I thought that I was already connected to the girls at St. Monica’s. Reading about them here, seeing their photos on Flickr and helping to raise money needed for their education made me feel like I was contributing something to their lives. I know their faces and I’ve heard the joy in their voices.
And then Rocky asked my daughter if she’d like to be penpals with Maggie. Little One’s never had a penpal, and she asked me what she should say in her first letter. As we talked about our family, our house, our pets and hobbies, I started to really think about Maggie’s life.
Suddenly one girl was pulled forward in my mind. It was like a spotlight glowed on Maggie, and I started to wonder what she might have in common with my daughter. Would they giggle together and whisper secrets? Has Maggie ever played a video game? Does she have enough books to keep her mind full of new ideas? Could we send her little presents, maybe stickers she could share with the other girls? (And even the wilder thoughts: ‘Does she ever think of being an exchange student?’, I wondered while in my office, former bedroom of our exchange student from Japan. Because maybe we have room. I bet we do.)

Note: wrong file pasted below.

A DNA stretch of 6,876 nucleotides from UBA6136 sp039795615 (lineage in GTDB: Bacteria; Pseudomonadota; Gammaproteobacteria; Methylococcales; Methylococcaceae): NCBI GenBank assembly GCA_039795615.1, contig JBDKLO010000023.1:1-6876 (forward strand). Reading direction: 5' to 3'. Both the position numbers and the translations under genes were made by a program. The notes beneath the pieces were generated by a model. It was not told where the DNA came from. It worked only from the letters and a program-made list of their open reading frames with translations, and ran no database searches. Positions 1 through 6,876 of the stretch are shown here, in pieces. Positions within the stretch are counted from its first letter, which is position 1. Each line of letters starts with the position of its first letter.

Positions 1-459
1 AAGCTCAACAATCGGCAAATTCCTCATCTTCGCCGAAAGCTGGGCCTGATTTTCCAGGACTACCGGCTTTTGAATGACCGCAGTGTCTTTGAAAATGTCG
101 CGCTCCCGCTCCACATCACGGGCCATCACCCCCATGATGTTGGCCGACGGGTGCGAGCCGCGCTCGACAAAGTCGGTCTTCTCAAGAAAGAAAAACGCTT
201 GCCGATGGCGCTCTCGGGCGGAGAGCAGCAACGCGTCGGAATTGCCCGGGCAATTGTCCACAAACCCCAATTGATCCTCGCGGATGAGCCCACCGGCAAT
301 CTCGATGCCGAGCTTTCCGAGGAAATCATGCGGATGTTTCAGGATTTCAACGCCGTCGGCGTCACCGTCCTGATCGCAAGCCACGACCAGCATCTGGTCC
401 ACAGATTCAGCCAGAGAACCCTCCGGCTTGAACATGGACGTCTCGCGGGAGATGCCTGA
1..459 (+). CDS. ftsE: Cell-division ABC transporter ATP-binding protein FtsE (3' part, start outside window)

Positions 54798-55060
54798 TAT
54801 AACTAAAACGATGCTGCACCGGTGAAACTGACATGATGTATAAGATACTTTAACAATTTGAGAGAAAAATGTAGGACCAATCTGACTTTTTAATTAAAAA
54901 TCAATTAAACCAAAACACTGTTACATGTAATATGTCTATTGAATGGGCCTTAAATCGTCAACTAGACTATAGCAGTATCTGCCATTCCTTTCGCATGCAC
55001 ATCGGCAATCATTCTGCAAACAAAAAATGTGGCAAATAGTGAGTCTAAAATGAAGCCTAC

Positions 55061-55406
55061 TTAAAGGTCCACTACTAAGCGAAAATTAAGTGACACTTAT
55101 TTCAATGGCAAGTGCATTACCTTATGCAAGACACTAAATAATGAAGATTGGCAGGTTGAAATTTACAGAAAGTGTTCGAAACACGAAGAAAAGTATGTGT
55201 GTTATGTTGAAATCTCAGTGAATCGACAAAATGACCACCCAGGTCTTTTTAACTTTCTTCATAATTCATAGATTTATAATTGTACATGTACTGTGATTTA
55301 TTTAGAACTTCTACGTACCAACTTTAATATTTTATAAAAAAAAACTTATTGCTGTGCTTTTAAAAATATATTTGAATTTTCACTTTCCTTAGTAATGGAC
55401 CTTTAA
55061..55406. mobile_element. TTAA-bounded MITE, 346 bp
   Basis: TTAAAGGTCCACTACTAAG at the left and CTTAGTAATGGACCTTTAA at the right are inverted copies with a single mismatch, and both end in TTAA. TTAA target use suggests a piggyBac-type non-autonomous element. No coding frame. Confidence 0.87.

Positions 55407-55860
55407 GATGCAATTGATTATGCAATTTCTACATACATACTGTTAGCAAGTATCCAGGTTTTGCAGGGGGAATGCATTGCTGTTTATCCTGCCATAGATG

It’s amazing the shift I’ve had in my thinking from this one little step. Instead of just thinking generally about all of the girls, my thoughts are honed in on one. I want Maggie to be happy, safe and warm. I wonder what I could do to make her life better. Did the mental image of her giggling with my daughter give me maternal feelings for Maggie, too? I think so. I think it was that simple.
This is one of the reasons that Mothers Fighting for Others works.Â Each and every one of these girls is deserving of love and the very best possible life — and who better than a group of Moms to work together to make sure they have it?